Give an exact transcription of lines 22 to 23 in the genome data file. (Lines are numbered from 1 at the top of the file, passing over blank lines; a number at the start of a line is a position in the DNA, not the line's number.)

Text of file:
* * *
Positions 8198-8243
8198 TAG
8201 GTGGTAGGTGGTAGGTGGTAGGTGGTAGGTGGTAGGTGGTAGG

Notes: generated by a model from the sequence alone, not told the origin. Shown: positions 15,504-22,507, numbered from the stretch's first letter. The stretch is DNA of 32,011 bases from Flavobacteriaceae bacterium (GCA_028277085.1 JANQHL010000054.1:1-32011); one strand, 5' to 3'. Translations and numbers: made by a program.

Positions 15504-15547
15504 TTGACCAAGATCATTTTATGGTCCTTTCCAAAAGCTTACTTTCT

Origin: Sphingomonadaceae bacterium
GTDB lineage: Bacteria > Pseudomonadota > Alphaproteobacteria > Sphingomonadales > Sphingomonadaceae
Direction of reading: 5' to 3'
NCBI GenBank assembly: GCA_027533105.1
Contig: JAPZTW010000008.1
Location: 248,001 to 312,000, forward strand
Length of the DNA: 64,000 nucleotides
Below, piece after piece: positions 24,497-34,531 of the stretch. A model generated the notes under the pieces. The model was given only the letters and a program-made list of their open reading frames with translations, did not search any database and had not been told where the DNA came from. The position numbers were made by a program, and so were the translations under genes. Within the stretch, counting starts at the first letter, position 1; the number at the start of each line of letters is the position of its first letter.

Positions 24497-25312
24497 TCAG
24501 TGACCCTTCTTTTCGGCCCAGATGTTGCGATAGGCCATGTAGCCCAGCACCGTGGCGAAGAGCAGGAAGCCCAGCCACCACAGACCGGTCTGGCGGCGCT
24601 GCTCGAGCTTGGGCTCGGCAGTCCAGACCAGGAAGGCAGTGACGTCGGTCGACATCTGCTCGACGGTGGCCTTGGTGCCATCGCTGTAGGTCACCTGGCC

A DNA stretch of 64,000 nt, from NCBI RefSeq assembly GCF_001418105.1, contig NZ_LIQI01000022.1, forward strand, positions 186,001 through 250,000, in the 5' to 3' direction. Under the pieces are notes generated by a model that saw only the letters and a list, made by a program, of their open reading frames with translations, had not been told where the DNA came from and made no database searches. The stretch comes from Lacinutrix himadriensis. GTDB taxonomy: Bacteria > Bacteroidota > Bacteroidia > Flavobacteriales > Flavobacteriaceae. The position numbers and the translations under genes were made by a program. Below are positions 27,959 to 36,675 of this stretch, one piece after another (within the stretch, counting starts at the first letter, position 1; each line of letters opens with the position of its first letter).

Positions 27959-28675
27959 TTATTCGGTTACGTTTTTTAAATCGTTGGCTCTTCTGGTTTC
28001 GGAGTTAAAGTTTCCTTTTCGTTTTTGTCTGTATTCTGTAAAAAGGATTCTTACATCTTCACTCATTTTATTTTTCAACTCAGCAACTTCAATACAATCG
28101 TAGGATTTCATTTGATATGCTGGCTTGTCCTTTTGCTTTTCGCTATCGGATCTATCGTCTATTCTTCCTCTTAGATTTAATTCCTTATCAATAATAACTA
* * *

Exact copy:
28001 GGAGTTAAAGTTTCCTTTTCGTTTTTGTCTGTATTCTGTAAAAAGGATTCTTACATCTTCACTCATTTTATTTTTCAACTCAGCAACTTCAATACAATCG
28101 TAGGATTTCATTTGATATGCTGGCTTGTCCTTTTGCTTTTCGCTATCGGATCTATCGTCTATTCTTCCTCTTAGATTTAATTCCTTATCAATAATAACTA